2. NASA and ESA’s Solar Orbiter begins its nearly two-year journey to the Sun

After years of development, an exciting new scientific research spacecraft has launched on its journey to study our solar system’s central player: the Sun.

3. Netflix’s movies only won two Oscars this year

Two Oscars — Best Actress in a Supporting Role for Laura Dern’s performance in “Marriage Story” and Best Documentary Feature for “American Factory” — are a respectable showing for a studio that only started making movies a few years ago. Yet it still feels like a disappointment, given Netflix’s 24 nominations and its aggressive Oscar campaigns.

4. Starling Bank raises another £60M from existing backers

Starling Bank, the U.K.-based challenger bank founded by banking veteran Anne Boden, has raised another £60 million from its existing investors, Merian Global Investors and Harry McPike’s JTC. Starling is also disclosing that customers have opened 1.25 million consumer and business accounts since its banking app launched in May 2017.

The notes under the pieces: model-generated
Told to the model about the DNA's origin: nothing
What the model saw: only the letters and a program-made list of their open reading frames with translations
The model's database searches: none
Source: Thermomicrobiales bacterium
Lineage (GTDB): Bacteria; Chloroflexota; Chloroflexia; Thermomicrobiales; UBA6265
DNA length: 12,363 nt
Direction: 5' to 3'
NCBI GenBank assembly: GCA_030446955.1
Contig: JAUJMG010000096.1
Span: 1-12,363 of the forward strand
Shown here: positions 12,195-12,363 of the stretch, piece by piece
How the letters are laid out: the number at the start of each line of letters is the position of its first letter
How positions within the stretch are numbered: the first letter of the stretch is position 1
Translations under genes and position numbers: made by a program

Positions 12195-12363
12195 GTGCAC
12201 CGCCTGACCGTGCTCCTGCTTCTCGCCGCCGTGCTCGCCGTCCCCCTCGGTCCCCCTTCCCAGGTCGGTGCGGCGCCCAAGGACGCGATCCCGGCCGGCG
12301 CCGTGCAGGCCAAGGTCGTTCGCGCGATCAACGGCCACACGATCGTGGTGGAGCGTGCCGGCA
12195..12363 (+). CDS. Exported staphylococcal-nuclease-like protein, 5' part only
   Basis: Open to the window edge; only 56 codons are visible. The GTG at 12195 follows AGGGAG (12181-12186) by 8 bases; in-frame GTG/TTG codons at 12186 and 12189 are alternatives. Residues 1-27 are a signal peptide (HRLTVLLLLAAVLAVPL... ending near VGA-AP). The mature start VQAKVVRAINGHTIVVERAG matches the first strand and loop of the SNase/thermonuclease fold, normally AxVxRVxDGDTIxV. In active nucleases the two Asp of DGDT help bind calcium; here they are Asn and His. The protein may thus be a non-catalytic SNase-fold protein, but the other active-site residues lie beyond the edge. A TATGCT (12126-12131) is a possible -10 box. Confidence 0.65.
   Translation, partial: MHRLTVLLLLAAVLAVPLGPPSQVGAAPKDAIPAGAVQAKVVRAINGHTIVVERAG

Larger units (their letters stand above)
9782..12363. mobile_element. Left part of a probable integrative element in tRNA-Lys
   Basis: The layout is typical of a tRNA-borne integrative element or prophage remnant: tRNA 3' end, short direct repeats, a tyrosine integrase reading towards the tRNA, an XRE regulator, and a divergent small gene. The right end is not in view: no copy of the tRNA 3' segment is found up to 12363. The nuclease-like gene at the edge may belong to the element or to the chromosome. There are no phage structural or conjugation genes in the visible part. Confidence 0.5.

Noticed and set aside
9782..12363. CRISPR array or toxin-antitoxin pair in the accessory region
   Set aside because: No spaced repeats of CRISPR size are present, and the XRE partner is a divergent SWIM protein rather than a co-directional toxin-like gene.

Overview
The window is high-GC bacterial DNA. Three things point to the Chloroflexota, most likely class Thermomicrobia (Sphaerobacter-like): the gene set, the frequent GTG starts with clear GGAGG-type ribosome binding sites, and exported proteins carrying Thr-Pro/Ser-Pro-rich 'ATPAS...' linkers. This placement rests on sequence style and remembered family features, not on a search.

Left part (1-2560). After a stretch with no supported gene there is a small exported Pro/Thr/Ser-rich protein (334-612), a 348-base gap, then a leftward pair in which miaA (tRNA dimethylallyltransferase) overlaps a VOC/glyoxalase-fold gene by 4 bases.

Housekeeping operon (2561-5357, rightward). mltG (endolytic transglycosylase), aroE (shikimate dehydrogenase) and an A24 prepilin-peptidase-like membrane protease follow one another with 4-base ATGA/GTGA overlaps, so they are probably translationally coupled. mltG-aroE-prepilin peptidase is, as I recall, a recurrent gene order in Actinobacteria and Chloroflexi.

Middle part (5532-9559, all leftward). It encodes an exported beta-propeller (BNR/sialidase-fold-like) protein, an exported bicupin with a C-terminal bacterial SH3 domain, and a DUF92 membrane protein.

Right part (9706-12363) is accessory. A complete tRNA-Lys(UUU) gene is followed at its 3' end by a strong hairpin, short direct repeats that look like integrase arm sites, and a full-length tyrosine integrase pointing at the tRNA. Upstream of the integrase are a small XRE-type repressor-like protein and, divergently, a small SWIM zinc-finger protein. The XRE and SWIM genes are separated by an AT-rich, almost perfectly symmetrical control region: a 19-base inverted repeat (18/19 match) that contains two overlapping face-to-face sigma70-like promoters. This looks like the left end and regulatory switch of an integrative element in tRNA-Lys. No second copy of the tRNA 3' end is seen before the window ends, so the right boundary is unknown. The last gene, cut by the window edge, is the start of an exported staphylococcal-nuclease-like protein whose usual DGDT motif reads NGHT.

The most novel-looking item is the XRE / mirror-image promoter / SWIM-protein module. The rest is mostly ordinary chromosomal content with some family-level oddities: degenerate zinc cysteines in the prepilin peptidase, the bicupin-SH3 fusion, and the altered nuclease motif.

5. The team behind Apple’s ‘Mythic Quest’ says video games aren’t the punch line

When video game publisher Ubisoft first approached “It’s Always Sunny in Philadelphia” stars Rob McElhenney and Charlie Day about creating a new show set in the game industry, McElhenney said they weren’t interested — at least not initially. But a visit to Ubisoft’s Montreal office changed his mind.

6. Index Fund’s portfolio is driving long-overdue innovation in femcare